Late in the evening, for instance, the eight rowdy title characters British students who have just endured the rigors of preparing for college entrance exams come together to sing a sober rendition of "Bye Bye Blackbird." At its conclusion, the audience burst into rapturous applause. Excuse me, folks, but this is not American Idol; we're at a memorial service. Someone has just died. A little restraint, please. The temptation is to suggest that the audience didn't "get" it. But it might well be that I'm the one who's missing out.
I appear to be the product of a deprived education. Unlike the boys onstage, I don't recall any of my professors fiddling with my genitals, nor did I ever ask a teacher for a blowjob. Yet the Rep audience sat there sucking it all in like willing voyeurs; apparently these activities are more commonplace than I knew.
When his characters are not obsessing over sexual peccadilloes, occasionally Bennett does ask probing questions about the nature of teaching. Hector (Thomas Carson), our genial pervert of an English master, embodies free thought. His classes include "silly time," during which he encourages the dissemination of useless knowledge. Even as Hector personifies the past, the bleak future is made manifest in Irwin (Bryant Richards), a newcomer to the school, a no-nonsense professor who approaches examinations as a fact of life, something to be prepared for, even at the expense of a broad education. Obviously we are to root for Hector. But it's a perverse play indeed that tries to transform so pathetic a human being into an endearing protagonist. Whatever happened to upbeat iconoclastic teachers like Jon Voight in Conrack and Sidney Poitier in To Sir, With Love? They engaged in silly time too. Are they now deemed less interesting instructors because they kept their hands to themselves?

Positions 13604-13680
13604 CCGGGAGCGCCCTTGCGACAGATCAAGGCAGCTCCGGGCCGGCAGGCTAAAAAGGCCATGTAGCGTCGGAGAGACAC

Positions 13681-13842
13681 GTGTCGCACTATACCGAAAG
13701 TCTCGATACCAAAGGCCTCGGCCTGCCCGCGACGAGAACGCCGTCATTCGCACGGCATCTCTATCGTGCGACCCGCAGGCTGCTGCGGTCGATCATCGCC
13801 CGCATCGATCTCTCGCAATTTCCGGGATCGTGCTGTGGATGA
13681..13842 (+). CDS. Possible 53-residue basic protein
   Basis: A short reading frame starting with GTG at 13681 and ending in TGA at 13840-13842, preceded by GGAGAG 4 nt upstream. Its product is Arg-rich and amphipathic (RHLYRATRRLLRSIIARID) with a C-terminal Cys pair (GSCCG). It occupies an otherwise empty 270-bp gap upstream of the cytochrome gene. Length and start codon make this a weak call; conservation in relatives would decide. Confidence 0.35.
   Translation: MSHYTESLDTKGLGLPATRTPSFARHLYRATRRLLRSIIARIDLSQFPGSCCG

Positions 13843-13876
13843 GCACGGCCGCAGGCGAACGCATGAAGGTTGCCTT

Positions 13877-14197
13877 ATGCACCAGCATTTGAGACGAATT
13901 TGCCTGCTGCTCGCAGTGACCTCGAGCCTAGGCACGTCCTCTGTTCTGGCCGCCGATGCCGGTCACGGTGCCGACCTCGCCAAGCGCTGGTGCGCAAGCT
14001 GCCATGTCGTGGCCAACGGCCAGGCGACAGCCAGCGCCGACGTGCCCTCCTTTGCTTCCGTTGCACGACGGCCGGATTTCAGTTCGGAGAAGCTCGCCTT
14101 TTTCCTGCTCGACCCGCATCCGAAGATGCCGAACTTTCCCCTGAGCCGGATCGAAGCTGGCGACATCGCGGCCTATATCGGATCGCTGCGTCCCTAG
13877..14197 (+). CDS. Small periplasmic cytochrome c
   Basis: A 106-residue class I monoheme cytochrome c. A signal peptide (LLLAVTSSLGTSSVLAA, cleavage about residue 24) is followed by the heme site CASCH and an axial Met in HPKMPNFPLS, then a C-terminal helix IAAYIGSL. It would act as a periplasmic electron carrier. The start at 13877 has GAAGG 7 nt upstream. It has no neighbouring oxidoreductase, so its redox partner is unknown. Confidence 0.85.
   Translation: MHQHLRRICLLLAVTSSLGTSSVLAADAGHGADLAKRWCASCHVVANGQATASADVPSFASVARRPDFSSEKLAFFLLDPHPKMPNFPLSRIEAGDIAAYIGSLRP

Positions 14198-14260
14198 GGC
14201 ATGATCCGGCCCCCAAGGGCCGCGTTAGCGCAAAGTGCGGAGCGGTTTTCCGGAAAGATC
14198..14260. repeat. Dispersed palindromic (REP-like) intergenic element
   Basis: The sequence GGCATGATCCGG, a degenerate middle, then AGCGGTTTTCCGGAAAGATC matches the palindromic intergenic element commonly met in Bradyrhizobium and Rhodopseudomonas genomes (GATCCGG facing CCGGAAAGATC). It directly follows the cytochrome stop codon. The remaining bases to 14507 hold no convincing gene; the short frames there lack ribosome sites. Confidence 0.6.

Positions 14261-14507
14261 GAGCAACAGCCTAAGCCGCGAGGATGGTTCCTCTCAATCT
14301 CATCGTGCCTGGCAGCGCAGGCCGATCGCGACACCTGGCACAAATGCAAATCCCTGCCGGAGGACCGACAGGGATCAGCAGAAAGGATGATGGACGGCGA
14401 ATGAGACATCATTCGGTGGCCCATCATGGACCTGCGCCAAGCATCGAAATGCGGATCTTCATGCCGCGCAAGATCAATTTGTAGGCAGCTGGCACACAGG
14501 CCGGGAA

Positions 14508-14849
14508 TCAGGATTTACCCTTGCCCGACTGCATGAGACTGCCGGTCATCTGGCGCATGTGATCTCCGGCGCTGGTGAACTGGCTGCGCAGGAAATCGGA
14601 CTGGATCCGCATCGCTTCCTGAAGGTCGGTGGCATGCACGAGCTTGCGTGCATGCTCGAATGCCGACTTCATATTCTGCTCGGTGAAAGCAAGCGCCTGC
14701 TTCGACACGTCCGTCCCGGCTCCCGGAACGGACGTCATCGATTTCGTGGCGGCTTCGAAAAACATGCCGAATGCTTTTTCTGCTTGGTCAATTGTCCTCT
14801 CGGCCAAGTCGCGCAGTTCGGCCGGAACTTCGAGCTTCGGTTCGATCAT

Perhaps we're not supposed to take any of this literally. Nicholas Hytner, who directed the London production, describes Bennett as a stylist in the mode of Oscar Wilde. Real people "don't actually talk the way they do" in Bennett's plays, Hytner assures us. So it might make more sense to ignore the substantive themes and instead view The History Boys as a 21st-century Importance of Being Earnest. Then the aphorisms of the hyperbolic Mrs. Lintott a teacher who we never see teaching; she just wanders around like an unwanted vagrant can be likened to Miss Pross. Carolyn Swift reads the role of Mrs. Lintott as if she expects to get applause on every exit line, which she never did. On the other hand, as the foolish twit of a headmaster, Anderson Matthews miraculously makes a criminally shallow role credible. Arms akimbo, Matthews seems always about to take flight in a way that the production only rarely does. The staging by Steven Woolf is earthbound. We keep being told how unruly these kids are, but where's the anarchy? Where's the spontaneity? These young actors never speak on top of each other, never jump their cues. They are the best-behaved smartasses you'll ever see.
So no, I don't understand why this play is such a big deal. I don't even understand why the Rep is staging it so soon after the film version was released. What I do understand is that The History Boys is a bona-fide crowd pleaser. If you liked the Rep's Take Me Out two years ago, you'll probably like this one too.